I would like to fetch all @refs inside a Canvas object, so that I can use it to auto-populate table relationships. In other words, if someone includes @Alora in the canvas, then the Desired Output column would automatically create a reference to the Alora row in my Characters table:
The formula behind Actual Output is this:
Unfortunately the value property is not exposed when converting a Canvas to JSON, so this:
So there’s currently no way to fetch the object, even though I’m able to fetch the container that holds the object. I really don’t want to resort to doing plain-text searching for hundreds of character names listed within numerous thousand-word essays. I doubt that’ll perform particularly well at all.
Your actually Can do it!
It’s something like
ThisRow.canvas.split(“ “).filter(currentValue.in(listcombine(table1, table 2, table 3)))
Essentially - you turn a canvas into a list where each entry on the list is a single word.
Then you filter your returned list to check if the currentValue is in side of another list (aka the target table the @ reference is Coming from)
Let me know if you need a sample doc! I’ve done it a couple times before
Here’s some lengthy documentation on some of those formulas in case it helps
Everyhing to know about split
Everything you need to know about in()
Hah. While there’s no way to get the values of @-refs from a canvas in a calculation formula, there is a trick to do it that involves an action.
You have to copy the canvas into another (text) column, and that column will then have @ref values inlined:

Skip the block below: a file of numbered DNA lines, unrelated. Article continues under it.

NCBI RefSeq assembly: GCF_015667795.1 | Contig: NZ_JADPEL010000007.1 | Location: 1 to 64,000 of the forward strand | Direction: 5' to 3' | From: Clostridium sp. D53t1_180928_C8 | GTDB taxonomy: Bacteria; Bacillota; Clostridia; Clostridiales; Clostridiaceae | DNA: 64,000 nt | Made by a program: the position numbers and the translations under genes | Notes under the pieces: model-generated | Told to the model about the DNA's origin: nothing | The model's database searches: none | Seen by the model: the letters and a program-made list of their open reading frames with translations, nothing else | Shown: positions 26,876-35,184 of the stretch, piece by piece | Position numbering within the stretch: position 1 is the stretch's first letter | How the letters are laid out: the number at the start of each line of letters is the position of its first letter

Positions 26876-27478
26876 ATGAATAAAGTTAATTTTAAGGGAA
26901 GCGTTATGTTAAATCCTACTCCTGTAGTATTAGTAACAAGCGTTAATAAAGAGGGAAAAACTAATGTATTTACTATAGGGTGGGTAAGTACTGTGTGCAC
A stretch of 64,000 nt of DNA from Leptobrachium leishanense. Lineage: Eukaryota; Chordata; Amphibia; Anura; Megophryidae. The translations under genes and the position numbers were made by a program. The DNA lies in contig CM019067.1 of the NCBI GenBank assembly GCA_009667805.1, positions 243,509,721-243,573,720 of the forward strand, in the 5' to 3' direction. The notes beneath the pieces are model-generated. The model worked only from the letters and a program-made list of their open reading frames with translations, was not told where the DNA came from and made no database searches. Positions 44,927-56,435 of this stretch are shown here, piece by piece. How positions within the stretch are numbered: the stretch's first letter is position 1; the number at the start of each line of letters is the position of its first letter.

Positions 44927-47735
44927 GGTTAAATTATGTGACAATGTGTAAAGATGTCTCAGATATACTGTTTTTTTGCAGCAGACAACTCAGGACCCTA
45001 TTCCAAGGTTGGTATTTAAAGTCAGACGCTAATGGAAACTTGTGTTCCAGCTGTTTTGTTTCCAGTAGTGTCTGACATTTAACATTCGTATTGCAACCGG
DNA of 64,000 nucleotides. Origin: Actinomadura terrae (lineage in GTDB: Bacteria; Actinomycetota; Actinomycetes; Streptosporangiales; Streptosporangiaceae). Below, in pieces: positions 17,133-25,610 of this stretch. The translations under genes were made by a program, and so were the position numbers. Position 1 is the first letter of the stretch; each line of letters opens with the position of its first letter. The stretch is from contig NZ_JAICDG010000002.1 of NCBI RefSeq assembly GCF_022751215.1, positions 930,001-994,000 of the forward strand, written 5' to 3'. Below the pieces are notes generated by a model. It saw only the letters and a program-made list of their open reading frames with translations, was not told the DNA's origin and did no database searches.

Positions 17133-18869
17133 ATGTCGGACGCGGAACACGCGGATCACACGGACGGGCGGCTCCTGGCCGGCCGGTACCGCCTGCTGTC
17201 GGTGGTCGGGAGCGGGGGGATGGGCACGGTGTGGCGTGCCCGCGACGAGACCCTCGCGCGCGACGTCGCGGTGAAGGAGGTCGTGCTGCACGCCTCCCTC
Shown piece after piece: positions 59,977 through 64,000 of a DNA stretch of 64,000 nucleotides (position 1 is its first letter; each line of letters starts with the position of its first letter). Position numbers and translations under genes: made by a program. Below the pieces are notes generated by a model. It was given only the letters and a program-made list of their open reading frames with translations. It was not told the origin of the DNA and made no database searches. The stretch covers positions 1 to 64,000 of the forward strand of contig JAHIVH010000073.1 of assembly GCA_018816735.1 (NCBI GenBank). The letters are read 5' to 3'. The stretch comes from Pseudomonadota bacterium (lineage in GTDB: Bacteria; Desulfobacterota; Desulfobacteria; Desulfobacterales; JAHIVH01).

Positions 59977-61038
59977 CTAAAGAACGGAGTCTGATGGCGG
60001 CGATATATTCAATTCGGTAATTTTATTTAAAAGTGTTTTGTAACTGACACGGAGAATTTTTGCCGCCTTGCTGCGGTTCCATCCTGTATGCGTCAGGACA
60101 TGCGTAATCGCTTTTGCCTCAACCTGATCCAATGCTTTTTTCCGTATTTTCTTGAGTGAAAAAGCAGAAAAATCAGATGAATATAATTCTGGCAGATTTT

Then from that new column you can extract references like this:
You can actually use these as selection items on your Relation or People columns respectively.
Need them in the @-ref format? Just
.Concatenate() to each of them:
P.S. Page atrefs work too:
Fascinating discovery! I’ve gone with a more explicitly structured approach for now, but I’ll definitely be keeping this one in my back pocket!
There’s not? Then how did I do it. . . I’ll have to go dig up my doc that I did it in for reference.
In canvas, @-refs are not included with their values.
The solution you proposed only works if you assume:
- @refs are single words (since you’re splitting on each whitespace, i.e. into individual words)
- you don’t have (or don’t mind) false positives on words that are not @-refs matching up with rows from your tables
- there’s no ambiguity in which words match which rows,
- and finally, both the text that you’re splitting, and the list of rows you’re matching against, are not very large — otherwise this formula becomes a real resource-eating monster at
O(n * k) complexity.
I’d love to be proven wrong but last time I was doing this @ref-extraction magic on regular Big Text values, a few Codans dared me to do this on canvases, claiming it was impossible.
Ooooh interesting. I bet I’m wrong then =] will check when I get to computer next week